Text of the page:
Dr Asma Sayed, Professor of English at Kwantlen Polytechnic University, Canada.
Sexual abuse is rampant globally and yet, usually, people are uncomfortable discussing it. In some cultures, it is taboo to even mention such abuse; often, to raise a voice against it is considered airing dirty laundry in public. South Asian culture is one such culture. When people choose not to talk about abuse in their society, they become complicit in oppression. The needed response is to collectively raise our voices against systemic gendered violence. That is what the Pooni sisters from Indo-Canadian community in greater Vancouver did: they decided to tell their story. Because We are Girls, a documentary produced by Selwyn Jacob and directed by Baljit Sangra, reveals the horrors of incest and child sex abuse as three siblings come together to fight against their abuser.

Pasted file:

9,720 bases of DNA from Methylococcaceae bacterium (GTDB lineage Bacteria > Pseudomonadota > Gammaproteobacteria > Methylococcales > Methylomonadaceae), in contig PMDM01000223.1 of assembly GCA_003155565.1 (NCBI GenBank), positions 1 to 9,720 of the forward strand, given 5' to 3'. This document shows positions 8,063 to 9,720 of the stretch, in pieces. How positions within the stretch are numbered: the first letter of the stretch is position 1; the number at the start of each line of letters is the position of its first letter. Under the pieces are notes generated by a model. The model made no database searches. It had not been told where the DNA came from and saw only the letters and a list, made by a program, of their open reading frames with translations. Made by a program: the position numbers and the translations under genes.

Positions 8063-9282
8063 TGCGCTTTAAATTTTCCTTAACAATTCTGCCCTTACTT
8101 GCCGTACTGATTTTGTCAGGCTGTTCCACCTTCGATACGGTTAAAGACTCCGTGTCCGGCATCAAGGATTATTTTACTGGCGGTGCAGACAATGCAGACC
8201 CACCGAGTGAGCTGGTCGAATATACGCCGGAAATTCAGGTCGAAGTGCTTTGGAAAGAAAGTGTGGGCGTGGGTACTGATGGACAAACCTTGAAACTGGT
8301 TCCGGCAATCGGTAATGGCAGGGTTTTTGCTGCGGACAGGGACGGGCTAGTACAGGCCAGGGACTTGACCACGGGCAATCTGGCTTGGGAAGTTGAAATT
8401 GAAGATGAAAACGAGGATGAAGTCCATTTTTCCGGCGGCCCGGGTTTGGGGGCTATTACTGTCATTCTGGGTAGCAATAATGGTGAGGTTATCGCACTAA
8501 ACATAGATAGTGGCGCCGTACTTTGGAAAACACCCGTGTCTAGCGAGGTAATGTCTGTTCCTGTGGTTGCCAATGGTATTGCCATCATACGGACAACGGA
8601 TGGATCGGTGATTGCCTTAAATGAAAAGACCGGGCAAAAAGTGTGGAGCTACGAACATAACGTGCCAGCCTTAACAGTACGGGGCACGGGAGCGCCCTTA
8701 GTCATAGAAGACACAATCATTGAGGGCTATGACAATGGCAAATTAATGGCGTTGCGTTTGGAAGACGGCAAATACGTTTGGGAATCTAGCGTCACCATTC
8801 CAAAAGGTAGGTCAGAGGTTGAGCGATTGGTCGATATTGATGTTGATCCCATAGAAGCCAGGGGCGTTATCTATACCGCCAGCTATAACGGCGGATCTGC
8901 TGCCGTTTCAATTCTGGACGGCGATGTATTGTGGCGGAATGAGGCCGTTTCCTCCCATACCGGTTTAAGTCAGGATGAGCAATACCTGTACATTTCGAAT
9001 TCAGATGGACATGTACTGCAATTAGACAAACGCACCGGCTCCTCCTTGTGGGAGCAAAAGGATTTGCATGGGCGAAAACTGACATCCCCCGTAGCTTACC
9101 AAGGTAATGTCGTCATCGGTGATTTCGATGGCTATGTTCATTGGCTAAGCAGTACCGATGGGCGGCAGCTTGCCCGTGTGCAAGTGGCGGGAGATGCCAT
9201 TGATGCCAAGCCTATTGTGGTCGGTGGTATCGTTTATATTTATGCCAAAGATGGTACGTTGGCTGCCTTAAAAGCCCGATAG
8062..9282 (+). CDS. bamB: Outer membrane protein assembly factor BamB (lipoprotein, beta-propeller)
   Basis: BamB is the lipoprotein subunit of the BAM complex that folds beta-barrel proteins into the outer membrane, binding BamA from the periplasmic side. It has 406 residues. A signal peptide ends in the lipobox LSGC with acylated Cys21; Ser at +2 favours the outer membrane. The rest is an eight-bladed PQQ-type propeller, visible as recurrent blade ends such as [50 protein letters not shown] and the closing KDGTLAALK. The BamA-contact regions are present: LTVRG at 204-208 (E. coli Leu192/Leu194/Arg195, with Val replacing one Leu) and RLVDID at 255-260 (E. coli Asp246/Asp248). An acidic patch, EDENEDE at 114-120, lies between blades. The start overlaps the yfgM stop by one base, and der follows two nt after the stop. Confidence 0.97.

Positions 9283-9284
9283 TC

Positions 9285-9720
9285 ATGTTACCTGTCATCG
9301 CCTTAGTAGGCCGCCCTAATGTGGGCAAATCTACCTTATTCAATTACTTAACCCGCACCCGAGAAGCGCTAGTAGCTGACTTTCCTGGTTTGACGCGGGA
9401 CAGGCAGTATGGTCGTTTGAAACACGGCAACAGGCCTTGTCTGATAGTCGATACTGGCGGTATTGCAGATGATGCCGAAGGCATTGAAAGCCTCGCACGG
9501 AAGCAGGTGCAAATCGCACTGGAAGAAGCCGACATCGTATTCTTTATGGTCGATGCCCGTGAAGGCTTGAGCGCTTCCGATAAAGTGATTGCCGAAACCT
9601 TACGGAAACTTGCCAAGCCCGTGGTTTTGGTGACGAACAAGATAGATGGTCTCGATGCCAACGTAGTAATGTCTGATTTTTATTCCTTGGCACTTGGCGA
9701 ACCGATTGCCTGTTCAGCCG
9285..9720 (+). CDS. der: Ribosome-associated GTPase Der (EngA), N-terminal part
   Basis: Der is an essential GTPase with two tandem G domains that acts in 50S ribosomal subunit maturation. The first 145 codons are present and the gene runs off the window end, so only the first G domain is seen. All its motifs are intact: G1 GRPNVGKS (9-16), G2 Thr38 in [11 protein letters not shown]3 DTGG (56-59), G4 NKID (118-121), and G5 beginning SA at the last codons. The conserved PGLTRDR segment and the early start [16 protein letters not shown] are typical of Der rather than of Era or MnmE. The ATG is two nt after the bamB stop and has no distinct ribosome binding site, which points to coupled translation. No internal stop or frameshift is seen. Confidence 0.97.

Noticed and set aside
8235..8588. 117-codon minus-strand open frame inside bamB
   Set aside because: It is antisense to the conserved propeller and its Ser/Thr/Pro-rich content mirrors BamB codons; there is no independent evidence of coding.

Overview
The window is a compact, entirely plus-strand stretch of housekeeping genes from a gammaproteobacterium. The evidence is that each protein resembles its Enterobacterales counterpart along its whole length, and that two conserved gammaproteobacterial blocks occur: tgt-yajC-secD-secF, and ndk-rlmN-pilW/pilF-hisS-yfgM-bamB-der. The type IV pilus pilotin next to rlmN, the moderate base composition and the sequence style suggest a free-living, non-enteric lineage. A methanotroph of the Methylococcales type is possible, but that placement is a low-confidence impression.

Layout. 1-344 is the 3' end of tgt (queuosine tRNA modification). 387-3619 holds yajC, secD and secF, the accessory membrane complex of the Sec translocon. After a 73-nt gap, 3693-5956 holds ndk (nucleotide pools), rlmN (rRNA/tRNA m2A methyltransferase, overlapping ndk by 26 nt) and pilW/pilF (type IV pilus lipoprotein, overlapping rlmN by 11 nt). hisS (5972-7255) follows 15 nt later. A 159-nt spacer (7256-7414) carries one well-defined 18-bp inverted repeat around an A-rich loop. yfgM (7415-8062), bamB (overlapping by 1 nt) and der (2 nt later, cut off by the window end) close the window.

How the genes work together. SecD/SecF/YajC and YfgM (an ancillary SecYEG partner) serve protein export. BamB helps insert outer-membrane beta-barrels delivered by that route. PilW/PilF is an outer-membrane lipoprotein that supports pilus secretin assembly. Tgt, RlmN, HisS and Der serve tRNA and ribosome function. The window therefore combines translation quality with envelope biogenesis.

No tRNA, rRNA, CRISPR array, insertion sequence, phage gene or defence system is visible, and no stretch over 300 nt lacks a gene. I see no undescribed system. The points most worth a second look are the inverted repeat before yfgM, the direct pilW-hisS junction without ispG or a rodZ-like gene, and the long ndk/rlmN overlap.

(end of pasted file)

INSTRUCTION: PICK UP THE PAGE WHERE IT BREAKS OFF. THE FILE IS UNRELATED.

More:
I had the opportunity to watch Because We are Girls as part of a documentary film festival, KDOCS, which exclusively focuses on social justice cinema. Centring on the stories of three sisters, Jeeti, Kira, and Salakshana, the film charts the journey of the Pooni family from India to British Columbia in Canada. The Pooni family lived a happy life in a small town in Canada until a male relative from India moved in with them and changed the lives of the three young girls forever. The sisters were all sexually abused by this male cousin from India for several years, but they each stayed silent during the years of their abuse and only became aware of their shared experience as adults. When they realized that they were dealing with the same shared trauma, they decided to tell their story and bring the abuser to justice. However, the fight for justice is anything but easy. Even in countries such as Canada which foster an image of equity and justice to the rest of the world, combating sexual violence is an uphill battle. It is widely known that most of the judges, especially male judges, are not trained to deal with cases of sexual abuse and the system tends to place the onus on survivors to prove that they were abused.